This policy memorandum from the Paulson Institute describes the current state of the Chinese pension system and offers some suggestions to address a range of issues.
The author, veteran academic and policy wonk Robert Pozen, discusses the key challenges facing the Chinese pension system, examines the causes of each of these challenges and puts forward proposals to address them. The paper focuses primarily on one of the four subsystems that constitute the sprawling Chinese pension system, the Urban Enterprise Pension System, which covers urban workers who are mainly employees of large private and state-owned enterprises.
The problems China faces in providing for its elderly are not entirely different from those in the developed world – ageing populations, increased life expectancy and insufficient funding. However, there are some doozies that have uniquely Chinese characteristics, such as the one-child policy, the mobility-hobbling household registration system and the pension system’s administrative and geographical fragmentation.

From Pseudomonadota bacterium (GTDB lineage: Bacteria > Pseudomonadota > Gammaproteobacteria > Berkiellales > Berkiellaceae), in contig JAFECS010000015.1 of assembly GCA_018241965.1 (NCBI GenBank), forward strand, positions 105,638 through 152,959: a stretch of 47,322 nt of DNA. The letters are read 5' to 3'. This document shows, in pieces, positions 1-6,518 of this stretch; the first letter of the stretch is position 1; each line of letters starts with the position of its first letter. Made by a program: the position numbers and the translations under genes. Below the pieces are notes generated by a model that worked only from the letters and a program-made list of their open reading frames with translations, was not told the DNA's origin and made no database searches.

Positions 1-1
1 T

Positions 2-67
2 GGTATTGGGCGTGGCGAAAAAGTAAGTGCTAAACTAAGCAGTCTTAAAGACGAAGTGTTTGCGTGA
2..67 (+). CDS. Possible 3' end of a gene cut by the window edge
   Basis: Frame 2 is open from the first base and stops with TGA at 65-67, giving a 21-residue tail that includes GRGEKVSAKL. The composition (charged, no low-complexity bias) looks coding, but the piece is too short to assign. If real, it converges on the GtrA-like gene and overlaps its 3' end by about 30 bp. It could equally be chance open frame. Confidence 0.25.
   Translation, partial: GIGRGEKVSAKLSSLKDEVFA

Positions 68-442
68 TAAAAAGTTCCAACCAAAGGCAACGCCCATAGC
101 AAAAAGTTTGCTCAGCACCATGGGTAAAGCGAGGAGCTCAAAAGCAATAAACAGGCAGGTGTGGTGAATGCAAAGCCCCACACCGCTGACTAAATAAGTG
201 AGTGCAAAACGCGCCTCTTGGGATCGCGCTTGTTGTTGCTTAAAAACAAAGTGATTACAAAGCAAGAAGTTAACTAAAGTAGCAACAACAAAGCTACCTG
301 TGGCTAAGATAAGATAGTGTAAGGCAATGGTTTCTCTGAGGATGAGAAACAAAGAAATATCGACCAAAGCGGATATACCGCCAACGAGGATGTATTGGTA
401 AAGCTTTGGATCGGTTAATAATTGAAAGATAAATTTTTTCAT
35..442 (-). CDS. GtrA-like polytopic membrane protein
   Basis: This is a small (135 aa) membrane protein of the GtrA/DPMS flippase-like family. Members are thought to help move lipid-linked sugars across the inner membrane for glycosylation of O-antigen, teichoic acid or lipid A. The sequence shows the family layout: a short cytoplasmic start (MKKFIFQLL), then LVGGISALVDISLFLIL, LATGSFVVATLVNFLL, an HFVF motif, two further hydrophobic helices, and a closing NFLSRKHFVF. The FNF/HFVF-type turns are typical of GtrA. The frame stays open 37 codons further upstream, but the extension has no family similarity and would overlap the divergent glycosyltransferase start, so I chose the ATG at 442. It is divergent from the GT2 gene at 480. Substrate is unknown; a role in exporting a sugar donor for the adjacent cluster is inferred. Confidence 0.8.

The refreshing take of this offering is that, unlike the noisy partisan nature of pension fund discourse in the real world, it comes up with sensible, well considered solutions to the extraordinarily complex issue of caring for our families. Take the time to read Tackling the Chinese pension system.